Forward all the Continental troops by a safe rout as fast as they arrive—but send over no more of the Militia ’till further Orders—I approve of your fortifying such places as you judge most likely to frustrate any attempt of the Enemy to pass the River. I am with regard Dear Sir Your most Obedt Servant
We have been so crouded with Bysiness at Head Quarters that I have not been able to write fully to Congress—I should therefore be glad you would communicate the purport of this letter to them.
Copy, enclosed in Arnold to Hancock, 18 June 1777, DNA:PCC, item 162; Df, DLC:GW; copy, PHarH: Records of Pennsylvania’s Revolutionary Governments, 1775–1790; Varick transcript, DLC:GW. Congress read this letter on 19 June 1777 (JCC description begins Worthington Chauncey Ford et al., eds. Journals of the Continental Congress, 1774-1789. 34 vols. Washington, D.C., 1904–37. description ends , 8:480).
1. The draft reads: “and cannot be attempted with any degree of propriety.”
2. The draft reads: “our most accessible and weakest part.”
3. The draft reads: “will render it as secure as could be wished.”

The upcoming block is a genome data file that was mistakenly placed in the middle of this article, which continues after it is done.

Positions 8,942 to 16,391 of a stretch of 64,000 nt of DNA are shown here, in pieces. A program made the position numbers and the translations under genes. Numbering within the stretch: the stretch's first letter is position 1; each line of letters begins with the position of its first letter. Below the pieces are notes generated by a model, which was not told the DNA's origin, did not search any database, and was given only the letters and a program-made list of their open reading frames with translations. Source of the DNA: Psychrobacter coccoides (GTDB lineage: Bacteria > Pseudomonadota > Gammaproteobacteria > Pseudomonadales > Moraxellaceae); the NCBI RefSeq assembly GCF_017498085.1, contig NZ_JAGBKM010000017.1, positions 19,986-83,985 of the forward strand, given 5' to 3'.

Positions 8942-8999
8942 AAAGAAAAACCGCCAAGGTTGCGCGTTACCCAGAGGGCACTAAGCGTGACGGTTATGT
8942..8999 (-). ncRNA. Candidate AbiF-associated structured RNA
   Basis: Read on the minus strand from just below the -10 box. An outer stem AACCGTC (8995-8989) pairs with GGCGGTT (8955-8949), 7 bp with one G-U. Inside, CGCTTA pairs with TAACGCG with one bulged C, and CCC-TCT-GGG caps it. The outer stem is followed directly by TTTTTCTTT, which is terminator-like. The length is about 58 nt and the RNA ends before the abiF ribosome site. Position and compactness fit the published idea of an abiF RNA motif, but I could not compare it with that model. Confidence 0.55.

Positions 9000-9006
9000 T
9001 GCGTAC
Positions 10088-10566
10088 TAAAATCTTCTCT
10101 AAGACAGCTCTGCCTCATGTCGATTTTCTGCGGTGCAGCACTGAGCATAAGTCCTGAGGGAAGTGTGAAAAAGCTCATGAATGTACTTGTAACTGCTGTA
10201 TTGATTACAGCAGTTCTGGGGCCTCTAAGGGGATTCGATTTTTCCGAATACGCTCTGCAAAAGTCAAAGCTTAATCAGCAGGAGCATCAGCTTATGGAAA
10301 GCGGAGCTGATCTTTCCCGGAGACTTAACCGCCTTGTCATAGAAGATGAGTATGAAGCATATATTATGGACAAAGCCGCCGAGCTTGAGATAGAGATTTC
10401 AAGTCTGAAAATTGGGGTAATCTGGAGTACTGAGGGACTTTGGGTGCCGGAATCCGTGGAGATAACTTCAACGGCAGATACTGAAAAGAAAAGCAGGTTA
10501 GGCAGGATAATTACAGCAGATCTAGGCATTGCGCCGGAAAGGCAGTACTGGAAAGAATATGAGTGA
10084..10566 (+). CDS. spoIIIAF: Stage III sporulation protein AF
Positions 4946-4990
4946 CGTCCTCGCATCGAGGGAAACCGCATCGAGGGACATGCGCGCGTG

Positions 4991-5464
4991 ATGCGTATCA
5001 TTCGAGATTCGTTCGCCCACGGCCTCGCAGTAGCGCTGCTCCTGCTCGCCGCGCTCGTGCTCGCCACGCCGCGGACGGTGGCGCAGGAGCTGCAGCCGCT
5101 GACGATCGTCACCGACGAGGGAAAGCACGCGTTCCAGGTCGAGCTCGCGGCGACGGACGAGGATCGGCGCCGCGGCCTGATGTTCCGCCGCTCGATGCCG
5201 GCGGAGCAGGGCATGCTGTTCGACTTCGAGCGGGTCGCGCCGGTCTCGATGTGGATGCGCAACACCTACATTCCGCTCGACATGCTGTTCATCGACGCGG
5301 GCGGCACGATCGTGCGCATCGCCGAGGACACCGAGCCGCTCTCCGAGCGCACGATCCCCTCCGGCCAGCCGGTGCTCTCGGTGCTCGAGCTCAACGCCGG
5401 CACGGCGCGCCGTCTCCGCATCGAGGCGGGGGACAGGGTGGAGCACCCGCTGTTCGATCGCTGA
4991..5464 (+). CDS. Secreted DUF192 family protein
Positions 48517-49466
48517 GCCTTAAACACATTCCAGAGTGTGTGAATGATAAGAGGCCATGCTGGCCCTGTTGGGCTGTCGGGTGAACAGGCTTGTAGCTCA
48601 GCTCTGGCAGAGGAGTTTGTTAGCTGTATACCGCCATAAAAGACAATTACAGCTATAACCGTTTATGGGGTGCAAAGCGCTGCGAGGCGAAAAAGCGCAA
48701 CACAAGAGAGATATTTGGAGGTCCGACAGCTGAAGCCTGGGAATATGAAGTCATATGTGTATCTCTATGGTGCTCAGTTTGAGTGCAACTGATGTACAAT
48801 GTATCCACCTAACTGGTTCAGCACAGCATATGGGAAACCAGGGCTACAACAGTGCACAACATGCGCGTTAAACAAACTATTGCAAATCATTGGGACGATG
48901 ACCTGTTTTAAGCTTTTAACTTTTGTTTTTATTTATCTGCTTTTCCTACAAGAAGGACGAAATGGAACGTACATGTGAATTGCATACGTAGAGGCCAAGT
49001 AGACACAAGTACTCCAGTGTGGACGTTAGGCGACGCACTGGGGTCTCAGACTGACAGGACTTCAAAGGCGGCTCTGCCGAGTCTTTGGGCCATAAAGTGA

4. The draft reads: “to fall briskly upon their rear or flanks.”
5. In the draft, the first part of this paragraph reads: “The views of the enemy must be to destroy this army and get possession of Philadelphia. I am however clearly of opinion, that they will not move that way ’till they have endeavoured to give a severe blow to this army”
6. The draft does not contain this phrase.
7. The draft reads: “inspire the people themselves with confidence in their own strength.”
8. The draft reads: “the zeal and spirit of his neighbours.”
9. In the draft this phrase reads: “desiring them to hold themselves in readiness for any sudden call, and concerting signals with them.”
10. In the draft this sentence reads: “In this case they will be able to render essential service both by an addition of strength for the present, and by lessening the fatigue and duty of the continental army, which will tend to preserve them both in health and spirits.”